MBS BLOG # 8
Genetics and Mind Body Syndrome
Everyone knows that genes “controls” our lives. But how powerful an influence do our genes play in our lives? Of course, these issues have been debated for many years since the discovery of genes and the classic experiments of Gregor Mendel in 1865 on pea plants genetics. We wonder not only at the similarities of facial features of children and their parents, but also at their personality quirks that seem to be passed down through genes. There have been many books that purported to show that genes control everything. So, when we are told that a certain disease is genetic. We often assume that we are destined to be affected and that treatment may have little effect.
First, you must realize that there are certain genes that do have powerful effects that will produce diseases if those genes are present. For example, cystic fibrosis and sickle cell anemia are diseases produced by inherited genes. If you have those genes, you will get the disease. However, it is also clear that different people with the same genes can have differing levels of that disease, even in CF and sickle cell.
Other diseases have some contributions from genes, but these contributions are either minor or variable. For example, breast cancer has been found to have genetic components, but most people with breast cancer do not have the breast cancer gene. There are genetic contributions to asthma and migraine headaches, but these are relatively small contributions in comparison to the effects of genes on height, ADHD and schizophrenia, which have heritability factors of 0.8-0.9. The heritability factors of asthma and migraine headaches are in the range of 0.4-0.5, i.e. much smaller effects.
Fibromyalgia has been linked to certain genes as well, but this relationship is probably even smaller than in migraine headaches. For example, a twin study conducted in Finland did not show any genetic link, while a similar study in Sweden showed a 29% concordance rate for identical twins versus a 16% concordance rate for fraternal twins. Compare this to the 79% concordance rate for identical twins for ADHD versus a 32% concordance rate for fraternal twins for ADHD. To my knowledge, there is no evidence that back pain or neck pain has any genetic component.
So, what is the relationship between genes and disorders like migraine headaches or fibromyalgia? The best way to understand this issue is by understanding epigenetics. This is the field that looks at the role that environment plays on how our genes are affected. In other words, genes can be “turned on” or “turned off” and this is done by a huge number of regulatory proteins that are affected by what happens in our lives, i.e. what we are exposed to in our environment, everything from dust to chemicals to stress and emotions.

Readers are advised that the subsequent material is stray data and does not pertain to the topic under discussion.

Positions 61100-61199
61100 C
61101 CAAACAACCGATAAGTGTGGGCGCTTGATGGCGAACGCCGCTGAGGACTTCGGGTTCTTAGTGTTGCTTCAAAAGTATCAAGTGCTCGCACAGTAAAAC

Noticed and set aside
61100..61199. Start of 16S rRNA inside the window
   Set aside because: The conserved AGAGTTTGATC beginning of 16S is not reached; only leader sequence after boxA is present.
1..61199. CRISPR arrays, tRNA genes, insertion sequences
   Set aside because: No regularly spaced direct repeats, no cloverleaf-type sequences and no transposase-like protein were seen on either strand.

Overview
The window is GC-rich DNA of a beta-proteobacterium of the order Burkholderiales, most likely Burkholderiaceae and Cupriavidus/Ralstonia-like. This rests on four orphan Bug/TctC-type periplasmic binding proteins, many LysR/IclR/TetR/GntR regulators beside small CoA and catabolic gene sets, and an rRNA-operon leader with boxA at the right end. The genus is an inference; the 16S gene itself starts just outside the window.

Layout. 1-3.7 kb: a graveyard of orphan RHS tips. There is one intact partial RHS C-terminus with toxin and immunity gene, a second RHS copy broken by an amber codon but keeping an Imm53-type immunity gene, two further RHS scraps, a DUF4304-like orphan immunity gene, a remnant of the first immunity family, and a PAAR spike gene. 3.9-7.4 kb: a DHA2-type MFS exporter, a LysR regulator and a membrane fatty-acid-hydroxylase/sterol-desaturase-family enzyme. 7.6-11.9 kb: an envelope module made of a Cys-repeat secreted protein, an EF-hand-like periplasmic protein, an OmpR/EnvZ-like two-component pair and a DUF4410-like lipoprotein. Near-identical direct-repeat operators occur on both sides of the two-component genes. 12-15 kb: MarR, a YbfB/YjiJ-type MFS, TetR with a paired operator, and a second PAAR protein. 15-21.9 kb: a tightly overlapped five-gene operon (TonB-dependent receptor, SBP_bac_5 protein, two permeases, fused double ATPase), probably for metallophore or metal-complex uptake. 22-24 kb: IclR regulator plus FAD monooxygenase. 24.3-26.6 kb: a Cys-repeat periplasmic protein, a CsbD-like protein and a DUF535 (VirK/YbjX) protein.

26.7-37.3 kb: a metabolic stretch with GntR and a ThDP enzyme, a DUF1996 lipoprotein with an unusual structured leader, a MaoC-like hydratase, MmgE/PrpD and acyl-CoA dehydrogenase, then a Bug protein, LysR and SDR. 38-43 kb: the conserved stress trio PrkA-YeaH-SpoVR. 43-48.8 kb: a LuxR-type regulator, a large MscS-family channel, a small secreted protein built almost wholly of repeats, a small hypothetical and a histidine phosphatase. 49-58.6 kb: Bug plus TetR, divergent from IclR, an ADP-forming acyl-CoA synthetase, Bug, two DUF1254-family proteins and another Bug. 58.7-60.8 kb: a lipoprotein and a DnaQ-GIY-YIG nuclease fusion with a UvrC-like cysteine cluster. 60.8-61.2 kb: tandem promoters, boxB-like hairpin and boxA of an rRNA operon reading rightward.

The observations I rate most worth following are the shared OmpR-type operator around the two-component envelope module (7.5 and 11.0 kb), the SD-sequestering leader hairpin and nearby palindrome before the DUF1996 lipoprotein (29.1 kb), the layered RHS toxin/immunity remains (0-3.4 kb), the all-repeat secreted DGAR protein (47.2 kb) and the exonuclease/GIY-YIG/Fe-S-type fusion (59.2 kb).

There is a water flea, the spiny helmet Daphnia, which can be born with or without its protective helmet. And it can grow a helmet if needed. If this flea is born without the helmet and there is a predator in the area (or even if the scent of a predator is dropped into the water), the flea will grow its helmet. In other words, the environment can send signals that create proteins that affect how the genes for growing the helmet are turned on. Recently, it has been shown that if a mother Daphnia flea is living in an area without predators, the offspring will be born without their helmets, however if the mother is exposed to the predators (or their scent), the baby fleas will be born with helmets. This is a clear example of how the environment can alter the way that genes are expressed, i.e. how the genes actually affect an organism.
What does this suggest for Mind Body Syndrome? The most important thing to realize is that genes are NOT destiny in relation to migraine, fibromyalgia, and other syndromes that make up this disorder. While scientists can identify certain genes that are found in association with these syndromes, they will not necessarily be expressed, i.e. they can be “turned on” by what happens in our lives, e.g. stress, emotions, life circumstances, but they can also be “turned off” by changes in our lives, e.g. control, understanding, acceptance, happiness, love.
Certain MBS disorders are commonly seen to “run in families” such as neck pain, headaches, stomach pains. However, we must realize that MBS is contagious (see Blog #6) and that it is very easy for certain MBS symptoms to be produced by the mind when stressful events occur in our lives. Which MBS symptoms are “chosen” by the mind depends on a lot of things, but one of those things is what might be reasonably expected. And it makes sense that our minds might expect to have a symptom that “runs in the family”, i.e. that others have.
In conclusion, be careful of how scientific information is presented with regard to genetics. Mild associations do not mean that these genes will necessarily produce a syndrome. Do not be swayed by these studies into thinking that MBS is primarily genetic. It is not.
To your health,
Howard Schubiner, MD